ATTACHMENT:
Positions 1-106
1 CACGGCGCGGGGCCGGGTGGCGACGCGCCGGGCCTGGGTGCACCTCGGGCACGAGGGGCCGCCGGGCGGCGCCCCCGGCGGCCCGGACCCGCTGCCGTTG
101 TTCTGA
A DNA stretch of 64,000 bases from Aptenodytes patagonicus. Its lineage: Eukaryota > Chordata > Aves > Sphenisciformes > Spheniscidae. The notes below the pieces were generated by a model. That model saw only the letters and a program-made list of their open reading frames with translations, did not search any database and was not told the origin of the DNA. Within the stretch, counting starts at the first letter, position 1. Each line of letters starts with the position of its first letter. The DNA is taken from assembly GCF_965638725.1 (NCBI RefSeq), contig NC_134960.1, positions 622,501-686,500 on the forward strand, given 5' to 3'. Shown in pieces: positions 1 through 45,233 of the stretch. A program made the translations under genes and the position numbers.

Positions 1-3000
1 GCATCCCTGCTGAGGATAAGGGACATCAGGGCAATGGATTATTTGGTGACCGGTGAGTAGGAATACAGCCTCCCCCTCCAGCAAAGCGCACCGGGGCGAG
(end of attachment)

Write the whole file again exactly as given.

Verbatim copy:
Positions 1-106
1 CACGGCGCGGGGCCGGGTGGCGACGCGCCGGGCCTGGGTGCACCTCGGGCACGAGGGGCCGCCGGGCGGCGCCCCCGGCGGCCCGGACCCGCTGCCGTTG
101 TTCTGA
A DNA stretch of 64,000 bases from Aptenodytes patagonicus. Its lineage: Eukaryota > Chordata > Aves > Sphenisciformes > Spheniscidae. The notes below the pieces were generated by a model. That model saw only the letters and a program-made list of their open reading frames with translations, did not search any database and was not told the origin of the DNA. Within the stretch, counting starts at the first letter, position 1. Each line of letters starts with the position of its first letter. The DNA is taken from assembly GCF_965638725.1 (NCBI RefSeq), contig NC_134960.1, positions 622,501-686,500 on the forward strand, given 5' to 3'. Shown in pieces: positions 1 through 45,233 of the stretch. A program made the translations under genes and the position numbers.

Positions 1-3000
1 GCATCCCTGCTGAGGATAAGGGACATCAGGGCAATGGATTATTTGGTGACCGGTGAGTAGGAATACAGCCTCCCCCTCCAGCAAAGCGCACCGGGGCGAG